AstraZeneca might have included outdated information from a clinical trial of its Covid-19 vaccine, a US health agency said on Tuesday, potentially throwing previously published positive results into doubt.
The National Institute of Allergy and Infectious Diseases said it had been notified by the trial’s data and safety monitoring board that “it was concerned by information released by AstraZeneca on initial data from its Covid-19 vaccine clinical trial”.
“The DSMB expressed concern that AstraZeneca may have included outdated information from that trial, which may have provided an incomplete view of the efficacy data,” the NIAID said.
It said the board had also notified the US Biomedical Advanced Research and Development Authority and Anglo-Swedish pharmaceutical company of its concerns.
The NIAID said it had urged AstraZeneca “to work with the DSMB to review the efficacy data and ensure the most accurate, up-to-date efficacy data be made public as quickly as possible”.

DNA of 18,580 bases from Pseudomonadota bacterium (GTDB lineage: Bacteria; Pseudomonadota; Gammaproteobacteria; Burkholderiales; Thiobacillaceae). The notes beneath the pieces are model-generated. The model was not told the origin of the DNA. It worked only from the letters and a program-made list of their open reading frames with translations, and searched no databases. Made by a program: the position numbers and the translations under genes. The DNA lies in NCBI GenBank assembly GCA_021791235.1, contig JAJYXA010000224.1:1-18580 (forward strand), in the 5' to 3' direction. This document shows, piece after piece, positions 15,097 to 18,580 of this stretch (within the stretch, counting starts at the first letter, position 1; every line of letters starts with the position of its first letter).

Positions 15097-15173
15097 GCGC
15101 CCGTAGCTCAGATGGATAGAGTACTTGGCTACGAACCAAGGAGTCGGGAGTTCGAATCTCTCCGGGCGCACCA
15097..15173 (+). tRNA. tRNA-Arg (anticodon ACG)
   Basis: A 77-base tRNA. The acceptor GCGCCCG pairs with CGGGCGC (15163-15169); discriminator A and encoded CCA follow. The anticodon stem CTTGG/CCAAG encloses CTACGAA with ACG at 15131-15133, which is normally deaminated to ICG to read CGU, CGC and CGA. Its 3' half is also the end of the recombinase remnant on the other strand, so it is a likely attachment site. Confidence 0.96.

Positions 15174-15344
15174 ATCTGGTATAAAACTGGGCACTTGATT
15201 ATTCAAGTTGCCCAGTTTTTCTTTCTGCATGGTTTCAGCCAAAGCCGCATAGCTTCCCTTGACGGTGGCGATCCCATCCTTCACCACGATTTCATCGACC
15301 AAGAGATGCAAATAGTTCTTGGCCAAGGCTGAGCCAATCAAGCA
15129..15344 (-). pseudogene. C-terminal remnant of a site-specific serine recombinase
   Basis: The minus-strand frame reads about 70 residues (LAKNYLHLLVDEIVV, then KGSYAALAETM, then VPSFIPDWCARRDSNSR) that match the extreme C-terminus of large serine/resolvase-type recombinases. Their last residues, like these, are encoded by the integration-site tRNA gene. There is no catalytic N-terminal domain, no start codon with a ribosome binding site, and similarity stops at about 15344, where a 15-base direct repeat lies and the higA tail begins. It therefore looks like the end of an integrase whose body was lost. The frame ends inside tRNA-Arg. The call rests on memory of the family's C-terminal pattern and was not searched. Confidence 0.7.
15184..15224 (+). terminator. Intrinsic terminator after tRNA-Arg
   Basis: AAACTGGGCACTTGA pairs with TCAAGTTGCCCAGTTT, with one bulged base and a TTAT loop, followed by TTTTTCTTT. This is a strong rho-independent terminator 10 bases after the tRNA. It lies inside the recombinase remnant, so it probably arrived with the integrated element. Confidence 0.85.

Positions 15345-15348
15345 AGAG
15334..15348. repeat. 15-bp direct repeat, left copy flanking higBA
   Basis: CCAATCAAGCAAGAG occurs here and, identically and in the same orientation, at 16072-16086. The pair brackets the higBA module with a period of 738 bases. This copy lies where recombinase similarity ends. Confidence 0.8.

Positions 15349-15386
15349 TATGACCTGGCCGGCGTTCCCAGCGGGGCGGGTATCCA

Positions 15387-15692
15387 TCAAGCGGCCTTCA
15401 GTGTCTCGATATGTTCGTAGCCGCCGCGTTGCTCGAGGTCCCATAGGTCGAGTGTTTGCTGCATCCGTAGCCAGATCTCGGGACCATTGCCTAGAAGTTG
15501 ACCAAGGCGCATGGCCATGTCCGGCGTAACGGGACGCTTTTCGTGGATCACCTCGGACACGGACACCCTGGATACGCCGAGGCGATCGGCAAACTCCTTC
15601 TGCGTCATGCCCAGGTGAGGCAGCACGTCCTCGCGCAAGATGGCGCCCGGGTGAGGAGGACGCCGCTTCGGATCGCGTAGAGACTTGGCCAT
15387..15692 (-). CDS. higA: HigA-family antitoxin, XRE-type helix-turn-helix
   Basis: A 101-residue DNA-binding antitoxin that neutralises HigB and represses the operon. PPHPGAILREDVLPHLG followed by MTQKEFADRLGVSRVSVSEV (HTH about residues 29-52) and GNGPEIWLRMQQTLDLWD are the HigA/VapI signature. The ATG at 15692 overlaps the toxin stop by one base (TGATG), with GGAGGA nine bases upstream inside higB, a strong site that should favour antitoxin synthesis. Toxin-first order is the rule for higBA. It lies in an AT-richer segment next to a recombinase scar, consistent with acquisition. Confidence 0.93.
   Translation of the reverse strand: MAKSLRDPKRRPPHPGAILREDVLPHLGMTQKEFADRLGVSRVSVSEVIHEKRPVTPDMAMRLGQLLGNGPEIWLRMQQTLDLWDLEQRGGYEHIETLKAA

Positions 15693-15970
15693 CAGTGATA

AstraZeneca and Oxford university did not immediately respond to a request for comment early on Tuesday.
The statement came after results from a long-awaited American trial of the Oxford/AstraZeneca vaccine were released on Monday. More than 32,000 volunteers took part, mostly in the US, but also in Chile and Peru.
The trial showed the vaccine was 79 per cent effective at stopping symptomatic Covid-19 and 100 per cent effective at preventing people from falling seriously ill.
The company said there were no safety issues regarding blood clots. Earlier reports of side effects from taking the vaccine, including a rare combination of blood clots, bleeding and low platelets, had prompted at least 16 European countries to suspend use of the jab.
Most have now resumed its use, after the European Medicines Agency said it found no link between clotting and the vaccine. The drugs watchdog left the door open to a link between the vaccine and the rarer combination of side effects, but has said throughout the crisis that the vaccine’s benefits far outweigh its risks.